Natural evolution, left to its own devices, operates on the scale of centuries. Even our immune system, when faced with an especially pervasive threat like malaria, can sometimes take hundreds or even thousands of years to mount an effective defense. Juan L. Mendoza, assistant professor at the University of Chicago’s Pritzker School of Molecular Engineering (PME), wants to speed up the timeline.
Mendoza is a protein engineer and computational biologist specializing in immune system research. He combines bioengineering with computational analysis to explore and better understand cytokines—a group of proteins that act as the body’s early warning system against infection.
“I am passionate about this work because our research can impact people’s lives positively,” said Mendoza. “Yes, my excitement about the science itself is motivating, but the idea that we can change the prospects for some cancer patients is a big part of my drive.”
Key among Mendoza’s tools is a technique called “directed evolution.” It’s a process in which researchers synthesize an extensive library of mutated proteins that then undergo a series of tests. By studying how the mutated proteins interact with other proteins of interest, researchers like Mendoza can infer how our normal “unevolved” proteins work.
In 2019, Mendoza won the Milstein Young Investigator Award for mapping the structure of the interferon gamma (IFNγ) and interferon lambda (IFNλ) receptors and engineering drug candidates aimed at a broad range of cancers, such as lung, colorectal, liver, cervical, and pancreatic. Now Mendoza is expanding his efforts to map other interferon classes and cytokines more broadly.
Small proteins with a big role
Mendoza established his lab at Pritzker Molecular Engineering in 2018, drawn, he explains, by the school’s work at the forefront of bioengineering. PME is home to the Chicago Immunoengineering Innovation Center, one of the first centers in the nation dedicated to the convergence of bioengineering and immunology.
Much of Mendoza’s focus has been on interferons, a subgroup of cytokines. For forty years, interferons have been used as potent immunotherapies to treat a range of diseases like hepatitis, multiple sclerosis, and certain types of leukemia. However, the protein’s latent toxicity limits its effectiveness in other situations.
“Interferons have so much potential that people refer to them as the ‘holy grail’ of immune modulation, but they’re unfortunately very hard on the body,” Mendoza said.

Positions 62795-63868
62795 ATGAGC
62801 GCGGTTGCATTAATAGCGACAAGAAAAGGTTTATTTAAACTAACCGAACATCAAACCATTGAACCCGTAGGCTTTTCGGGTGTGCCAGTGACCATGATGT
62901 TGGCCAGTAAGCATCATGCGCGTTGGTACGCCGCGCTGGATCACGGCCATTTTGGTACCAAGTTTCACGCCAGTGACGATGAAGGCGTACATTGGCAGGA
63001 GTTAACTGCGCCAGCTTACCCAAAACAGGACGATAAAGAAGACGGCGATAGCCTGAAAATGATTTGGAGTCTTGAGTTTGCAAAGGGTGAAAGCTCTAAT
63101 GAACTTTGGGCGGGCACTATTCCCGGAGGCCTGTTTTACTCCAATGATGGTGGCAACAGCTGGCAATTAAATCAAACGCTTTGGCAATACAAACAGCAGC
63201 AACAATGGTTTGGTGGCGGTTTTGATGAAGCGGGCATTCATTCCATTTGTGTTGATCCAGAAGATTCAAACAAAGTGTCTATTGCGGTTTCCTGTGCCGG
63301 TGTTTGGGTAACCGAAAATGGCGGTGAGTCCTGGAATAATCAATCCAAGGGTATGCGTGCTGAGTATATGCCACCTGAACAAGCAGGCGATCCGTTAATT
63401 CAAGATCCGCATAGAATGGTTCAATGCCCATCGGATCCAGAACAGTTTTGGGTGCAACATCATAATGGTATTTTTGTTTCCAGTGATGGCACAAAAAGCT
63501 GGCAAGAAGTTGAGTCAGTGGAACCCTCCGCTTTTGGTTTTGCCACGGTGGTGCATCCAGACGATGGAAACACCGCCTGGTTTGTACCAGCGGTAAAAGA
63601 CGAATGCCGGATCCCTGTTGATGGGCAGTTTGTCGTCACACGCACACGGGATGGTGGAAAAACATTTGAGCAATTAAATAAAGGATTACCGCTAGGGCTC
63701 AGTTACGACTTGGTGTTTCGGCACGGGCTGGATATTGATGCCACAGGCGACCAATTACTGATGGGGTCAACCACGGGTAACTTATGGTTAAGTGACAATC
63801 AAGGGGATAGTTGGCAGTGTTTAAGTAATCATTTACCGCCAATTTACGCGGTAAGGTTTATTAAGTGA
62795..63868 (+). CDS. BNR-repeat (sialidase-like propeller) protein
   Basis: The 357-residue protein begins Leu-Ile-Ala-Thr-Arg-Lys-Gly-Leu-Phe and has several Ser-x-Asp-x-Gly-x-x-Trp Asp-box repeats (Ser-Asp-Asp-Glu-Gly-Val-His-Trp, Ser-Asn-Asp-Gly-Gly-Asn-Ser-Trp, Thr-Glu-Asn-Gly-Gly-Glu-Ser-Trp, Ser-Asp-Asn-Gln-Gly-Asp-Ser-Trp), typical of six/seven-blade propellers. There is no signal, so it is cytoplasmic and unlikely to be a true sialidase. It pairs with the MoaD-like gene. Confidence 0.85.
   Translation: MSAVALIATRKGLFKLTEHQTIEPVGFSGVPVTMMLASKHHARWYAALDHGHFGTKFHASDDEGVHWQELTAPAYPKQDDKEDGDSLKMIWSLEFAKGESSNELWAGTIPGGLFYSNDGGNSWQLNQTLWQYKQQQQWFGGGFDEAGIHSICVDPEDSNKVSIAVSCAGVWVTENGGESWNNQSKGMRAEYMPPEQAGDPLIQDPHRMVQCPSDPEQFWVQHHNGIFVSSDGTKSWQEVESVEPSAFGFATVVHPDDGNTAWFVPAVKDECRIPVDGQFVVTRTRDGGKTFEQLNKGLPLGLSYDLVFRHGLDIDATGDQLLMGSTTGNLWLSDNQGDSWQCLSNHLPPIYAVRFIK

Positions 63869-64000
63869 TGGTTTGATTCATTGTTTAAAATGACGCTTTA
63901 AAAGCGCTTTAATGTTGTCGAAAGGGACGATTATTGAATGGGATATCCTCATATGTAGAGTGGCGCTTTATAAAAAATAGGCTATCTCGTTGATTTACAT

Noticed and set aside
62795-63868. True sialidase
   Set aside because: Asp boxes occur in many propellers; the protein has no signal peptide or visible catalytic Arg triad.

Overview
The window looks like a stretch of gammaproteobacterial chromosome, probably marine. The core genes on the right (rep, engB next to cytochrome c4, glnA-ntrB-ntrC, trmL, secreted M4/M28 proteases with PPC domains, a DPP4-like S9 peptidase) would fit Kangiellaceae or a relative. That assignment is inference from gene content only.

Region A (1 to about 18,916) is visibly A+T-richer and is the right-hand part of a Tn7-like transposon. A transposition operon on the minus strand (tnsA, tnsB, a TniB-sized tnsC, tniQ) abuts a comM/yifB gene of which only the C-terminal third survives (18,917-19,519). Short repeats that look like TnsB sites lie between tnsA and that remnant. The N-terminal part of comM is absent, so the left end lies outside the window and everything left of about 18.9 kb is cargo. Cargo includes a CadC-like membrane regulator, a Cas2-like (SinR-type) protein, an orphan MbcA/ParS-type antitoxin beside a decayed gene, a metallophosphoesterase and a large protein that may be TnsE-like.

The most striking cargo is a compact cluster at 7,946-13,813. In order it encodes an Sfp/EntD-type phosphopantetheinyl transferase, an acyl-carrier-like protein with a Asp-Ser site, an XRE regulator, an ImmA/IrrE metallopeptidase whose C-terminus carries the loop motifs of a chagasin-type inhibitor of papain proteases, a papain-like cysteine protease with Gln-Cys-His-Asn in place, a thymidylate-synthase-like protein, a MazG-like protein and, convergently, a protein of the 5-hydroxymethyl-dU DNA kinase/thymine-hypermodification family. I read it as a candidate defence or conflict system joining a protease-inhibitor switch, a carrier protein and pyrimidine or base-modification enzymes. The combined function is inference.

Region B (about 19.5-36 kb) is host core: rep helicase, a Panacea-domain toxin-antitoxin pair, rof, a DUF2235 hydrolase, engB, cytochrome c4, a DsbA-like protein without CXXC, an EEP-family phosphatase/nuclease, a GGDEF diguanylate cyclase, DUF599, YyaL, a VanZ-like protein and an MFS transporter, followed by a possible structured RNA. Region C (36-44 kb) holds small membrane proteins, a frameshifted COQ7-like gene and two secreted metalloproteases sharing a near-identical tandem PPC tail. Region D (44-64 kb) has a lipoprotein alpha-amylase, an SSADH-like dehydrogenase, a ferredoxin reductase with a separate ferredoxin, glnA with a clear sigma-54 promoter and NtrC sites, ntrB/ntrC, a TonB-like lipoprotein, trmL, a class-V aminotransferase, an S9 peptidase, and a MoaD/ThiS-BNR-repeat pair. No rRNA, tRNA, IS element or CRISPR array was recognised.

To unlock interferons’ therapeutic potential, Mendoza is investigating a key mechanism in cytokine signaling—the JAK/STAT signaling pathway.
Janus tyrosine kinase (JAK) and signal transducer and activator of transcription proteins (STATs) are two distinct protein families that, together, act as the cellular equivalent of a 911 dispatcher. They accept distress signals (cytokines) sent from other cells and translate them into instructions for the cell’s defenses. Mendoza believes studying the JAK/STAT pathway could inform interferon therapies and a host of other immunotherapies involving engineered cytokines.
“The past several years have opened up many opportunities in the field of bio- and immunoengineering, but there are still a lot of discoveries left to be made,” said Mendoza. “That’s a challenge that I’m excited about, because I’m able to apply my interest in structure and molecular interactions to lead towards a greater understanding and opportunities for treatment.”
Extending opportunity to new generations
Mendoza has made considerable leaps in bioengineering, but his path to success has come with challenges that he believes are essential to the telling.
As a first-generation college student, Mendoza struggled in school, often feeling out of place and unsure how to approach his education. Money was tight, meaning that Mendoza had to work full-time while he attended classes, forcing him to complete assignments late at night.
NIH Bridge programs provide funding and research training for PhD-bound students from underrepresented groups, allowing them to earn a living while working in a lab rather than outside of school. For Mendoza, it was a game changer. Shortly after joining the program, he met Prof. Esquerra, his first mentor. Both, Mendoza said, completely transformed his relationship with academia and science.
“Everything I’ve done—my career and my research—has largely been made possible because of the bridge program and my mentors,” said Mendoza. “Raymond and later Phil Thomas at UTSW both afforded me opportunities when I wasn’t always the most obvious candidate. As a scientist, my role is to extend that same opportunity to people who would otherwise be overlooked.”
Mendoza is now an active driver of scientific outreach in Chicago’s local Hispanic and Latinx communities, helping with events like Noche de Ciencias that introduce area kids to science while providing parents with information on financial aid and scholarships.
Mendoza also connects local college students to research experiences at UChicago whenever possible, taking time to amplify job opportunities on local Facebook groups and elsewhere. In his mind, that work is as essential to scientific progress as the science itself.
“You need to support younger people,” Mendoza said. “If you wait for the few that make it to graduate school, you’ll never know how much potential and raw talent—how much good we’ve left behind. As a scientist, you have to start reaching people early, and I mean to do that.”